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CNBC Transcript: Interview with Zurich Insurance CEO, Mario Greco

Following are excerpts from a CNBC interview on Squawk Box Europe, with Geoff Cutmore and CEO of Zurich Insurance, Mario Greco.

GC: You have a 1 billion dollar cost saving target at the moment, that's the current programme. We'll get an update in November, I know, but as you look at the programme at the moment, is your, perhaps, inkling or desire to take that cost reduction number up?

MG: There is definitely cost issue in the insurance industry and Zurich is not outside of this issue. So our target of 1 billion is something that we have to achieve and we're looking at ways in which we can exceed the target.

GC: And what were those ways of exceeding the target be? You've already been involved in a disposal programme. You've talked about head count reduction. What other areas might you be looking at inside the business?

MG: We're trying to simplify as much as we can our business, our organization, in order to be readier with the customers but also, in order to be more competitive and more efficient.

GC: Can I ask you then in terms of the disposal programme that you've implemented so far, what has been the driver for the sales that you've made and how are you assessing other business units for their prospects?

MG: We have a very wide franchise, Zurich is a global organization and we will remain a global organization. But this doesn't mean that we can be committed equally to every country, every place in the world. So we've decided to step out of some markets where we could not have the same commitment and the same desire to develop these markets that we have in other ones. And that's the way we look at the markets. Wherever we feel that this is not a place where we can throw capital, where we can throw resources, where we can commit Zurich resources there, we'll look for opportunities to exit their markets.

GC: Is it as simple as saying: we need to be in the top 5 insurers in this country, or in this segment, otherwise we don't feel that we can ride profitable enough business to stay there?

MG: Not necessarily. I don't think it's just about how big we are, but it's also about how connected the markets where we are, among them, and we decided to step out of some markets which were not critical for the rest of our business.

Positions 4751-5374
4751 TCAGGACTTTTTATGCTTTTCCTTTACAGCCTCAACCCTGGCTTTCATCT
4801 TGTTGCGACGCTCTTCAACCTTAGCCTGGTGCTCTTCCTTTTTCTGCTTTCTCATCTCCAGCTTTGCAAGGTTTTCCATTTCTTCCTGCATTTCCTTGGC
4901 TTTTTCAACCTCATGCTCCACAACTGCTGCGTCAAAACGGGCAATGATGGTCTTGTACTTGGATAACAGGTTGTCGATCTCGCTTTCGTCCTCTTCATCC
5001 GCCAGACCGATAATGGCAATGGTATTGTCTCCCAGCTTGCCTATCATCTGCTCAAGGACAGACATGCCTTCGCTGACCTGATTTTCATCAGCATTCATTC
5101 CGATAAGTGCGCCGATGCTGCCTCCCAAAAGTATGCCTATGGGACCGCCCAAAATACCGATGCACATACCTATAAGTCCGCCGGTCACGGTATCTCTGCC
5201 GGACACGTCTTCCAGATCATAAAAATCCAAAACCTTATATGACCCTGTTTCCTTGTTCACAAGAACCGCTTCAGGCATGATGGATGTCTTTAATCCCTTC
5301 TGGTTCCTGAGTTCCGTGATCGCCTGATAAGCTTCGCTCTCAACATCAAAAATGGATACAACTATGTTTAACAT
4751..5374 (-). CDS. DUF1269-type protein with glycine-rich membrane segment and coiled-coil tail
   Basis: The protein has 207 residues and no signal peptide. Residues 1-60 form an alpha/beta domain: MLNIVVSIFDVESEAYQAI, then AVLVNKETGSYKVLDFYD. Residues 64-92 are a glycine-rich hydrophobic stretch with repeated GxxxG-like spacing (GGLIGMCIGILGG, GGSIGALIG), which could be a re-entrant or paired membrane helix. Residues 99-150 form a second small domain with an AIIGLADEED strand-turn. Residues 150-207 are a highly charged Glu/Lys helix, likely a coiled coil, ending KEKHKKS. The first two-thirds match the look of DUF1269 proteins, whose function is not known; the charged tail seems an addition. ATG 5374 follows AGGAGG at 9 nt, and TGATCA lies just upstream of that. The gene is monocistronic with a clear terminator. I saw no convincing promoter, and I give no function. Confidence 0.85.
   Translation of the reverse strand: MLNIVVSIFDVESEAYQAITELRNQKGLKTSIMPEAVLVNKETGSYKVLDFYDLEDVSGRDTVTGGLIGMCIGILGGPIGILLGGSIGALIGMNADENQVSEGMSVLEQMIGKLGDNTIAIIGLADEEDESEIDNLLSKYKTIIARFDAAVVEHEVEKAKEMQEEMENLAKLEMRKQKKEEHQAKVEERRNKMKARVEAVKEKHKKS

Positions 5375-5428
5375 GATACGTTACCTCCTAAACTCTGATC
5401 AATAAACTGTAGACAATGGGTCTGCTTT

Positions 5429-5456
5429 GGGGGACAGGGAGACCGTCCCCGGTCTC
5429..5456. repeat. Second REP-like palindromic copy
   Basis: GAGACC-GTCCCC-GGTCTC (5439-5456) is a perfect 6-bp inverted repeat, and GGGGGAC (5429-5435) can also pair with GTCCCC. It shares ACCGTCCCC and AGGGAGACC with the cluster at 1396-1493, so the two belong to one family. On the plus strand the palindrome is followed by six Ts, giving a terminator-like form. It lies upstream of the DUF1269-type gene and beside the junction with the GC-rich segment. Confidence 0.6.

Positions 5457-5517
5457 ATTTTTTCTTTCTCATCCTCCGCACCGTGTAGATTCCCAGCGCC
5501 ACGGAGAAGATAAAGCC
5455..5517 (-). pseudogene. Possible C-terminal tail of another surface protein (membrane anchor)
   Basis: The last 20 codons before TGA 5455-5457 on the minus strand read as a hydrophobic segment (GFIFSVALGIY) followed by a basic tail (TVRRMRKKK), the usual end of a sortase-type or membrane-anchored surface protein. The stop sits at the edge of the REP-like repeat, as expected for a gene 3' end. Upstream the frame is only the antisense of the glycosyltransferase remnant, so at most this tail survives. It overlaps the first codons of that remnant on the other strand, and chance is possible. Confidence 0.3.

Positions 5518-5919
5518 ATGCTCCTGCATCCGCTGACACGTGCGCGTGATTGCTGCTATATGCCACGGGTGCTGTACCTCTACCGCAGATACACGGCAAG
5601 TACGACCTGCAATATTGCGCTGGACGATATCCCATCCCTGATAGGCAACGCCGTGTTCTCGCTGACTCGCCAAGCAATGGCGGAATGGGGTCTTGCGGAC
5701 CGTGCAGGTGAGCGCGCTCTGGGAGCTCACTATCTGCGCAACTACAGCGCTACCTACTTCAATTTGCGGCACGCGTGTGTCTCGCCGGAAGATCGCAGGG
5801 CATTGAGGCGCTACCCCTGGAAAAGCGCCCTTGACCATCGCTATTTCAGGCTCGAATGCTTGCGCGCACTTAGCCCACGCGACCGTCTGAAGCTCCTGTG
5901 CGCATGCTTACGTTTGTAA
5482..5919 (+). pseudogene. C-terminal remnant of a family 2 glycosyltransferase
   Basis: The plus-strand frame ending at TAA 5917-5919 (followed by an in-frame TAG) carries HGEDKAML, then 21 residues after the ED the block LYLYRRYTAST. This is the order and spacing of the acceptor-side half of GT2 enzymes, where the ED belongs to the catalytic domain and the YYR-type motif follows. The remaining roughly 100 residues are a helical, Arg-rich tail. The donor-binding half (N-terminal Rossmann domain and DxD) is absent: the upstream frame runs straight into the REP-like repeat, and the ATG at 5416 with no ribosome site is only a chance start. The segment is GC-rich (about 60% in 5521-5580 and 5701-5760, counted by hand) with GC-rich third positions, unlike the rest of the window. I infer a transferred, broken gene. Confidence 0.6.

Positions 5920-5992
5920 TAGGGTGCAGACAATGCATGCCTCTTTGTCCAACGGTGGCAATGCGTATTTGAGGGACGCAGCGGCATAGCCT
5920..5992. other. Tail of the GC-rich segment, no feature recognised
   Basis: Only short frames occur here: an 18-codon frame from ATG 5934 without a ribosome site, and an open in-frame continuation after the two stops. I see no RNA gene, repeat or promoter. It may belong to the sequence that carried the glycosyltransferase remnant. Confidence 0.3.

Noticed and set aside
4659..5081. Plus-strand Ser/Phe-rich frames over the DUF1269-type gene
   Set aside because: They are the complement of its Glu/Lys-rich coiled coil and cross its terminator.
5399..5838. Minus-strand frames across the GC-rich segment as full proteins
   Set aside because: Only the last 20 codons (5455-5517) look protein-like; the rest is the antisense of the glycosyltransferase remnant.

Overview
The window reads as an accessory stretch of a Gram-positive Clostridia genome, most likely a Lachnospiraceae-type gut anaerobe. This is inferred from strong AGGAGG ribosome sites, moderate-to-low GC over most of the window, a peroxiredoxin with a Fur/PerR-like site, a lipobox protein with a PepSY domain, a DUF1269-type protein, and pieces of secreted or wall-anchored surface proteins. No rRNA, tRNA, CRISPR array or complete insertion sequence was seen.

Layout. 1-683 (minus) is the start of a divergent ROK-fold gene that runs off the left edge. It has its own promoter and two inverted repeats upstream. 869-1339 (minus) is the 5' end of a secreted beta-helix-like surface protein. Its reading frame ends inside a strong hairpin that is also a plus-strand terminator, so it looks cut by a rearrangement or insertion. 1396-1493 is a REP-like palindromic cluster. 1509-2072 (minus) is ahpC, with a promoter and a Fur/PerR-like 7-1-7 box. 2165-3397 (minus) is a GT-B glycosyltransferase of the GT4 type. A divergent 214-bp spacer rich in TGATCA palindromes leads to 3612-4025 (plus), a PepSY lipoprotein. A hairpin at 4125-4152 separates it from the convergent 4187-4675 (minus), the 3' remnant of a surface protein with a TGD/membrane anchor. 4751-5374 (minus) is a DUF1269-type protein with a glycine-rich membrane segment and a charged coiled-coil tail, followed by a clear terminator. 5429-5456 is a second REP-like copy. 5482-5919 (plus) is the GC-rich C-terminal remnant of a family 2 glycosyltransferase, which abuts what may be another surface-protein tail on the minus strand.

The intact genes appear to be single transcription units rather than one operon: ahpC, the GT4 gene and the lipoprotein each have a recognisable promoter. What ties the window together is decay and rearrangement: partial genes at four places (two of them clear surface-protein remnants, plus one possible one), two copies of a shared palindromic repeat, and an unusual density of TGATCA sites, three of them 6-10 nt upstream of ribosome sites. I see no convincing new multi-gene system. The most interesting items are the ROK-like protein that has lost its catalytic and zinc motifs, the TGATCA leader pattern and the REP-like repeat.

GC: The combined ratio in the general insurance business, moving in the right direction here, I'm sure investors are very happy to see that. How much more progress do you think you'll be able to make before the end of the year?

MG: This is a very difficult question. I wish I have the knowledge of it, but we're committed to make further progress, we're very pleased with improvements. This has been the best quarter over the last two years, so we look with optimism to the rest of the year but of course, we will also have to see the weather and the natural catastrophes in the second part of the year.

GC: And can I ask you about the life business. One of the challenges at the moment as we know is these incredibly low returns that we're seeing on businesses. We've also had a lot of volatility in markets. What's your view on markets from here and how do you feel about the actions that central banks have taken, that have driven down these yields?

MG: The life market is of course hit by these very extreme financial conditions. First of all, Zurich has very special life portfolio because we stopped years ago, selling guaranteed products. Our current life portfolio is mainly protection business which is pure risk or unit link business. So we feel, I cannot say good, but we feel quite safe even in these market conditions. I think the financial authorities are trying to do their best to revamp the world economies. The issue there is that the restart of the world economies cannot just be on their backs and it also needs fiscal policies, political actions which have been not effective so far.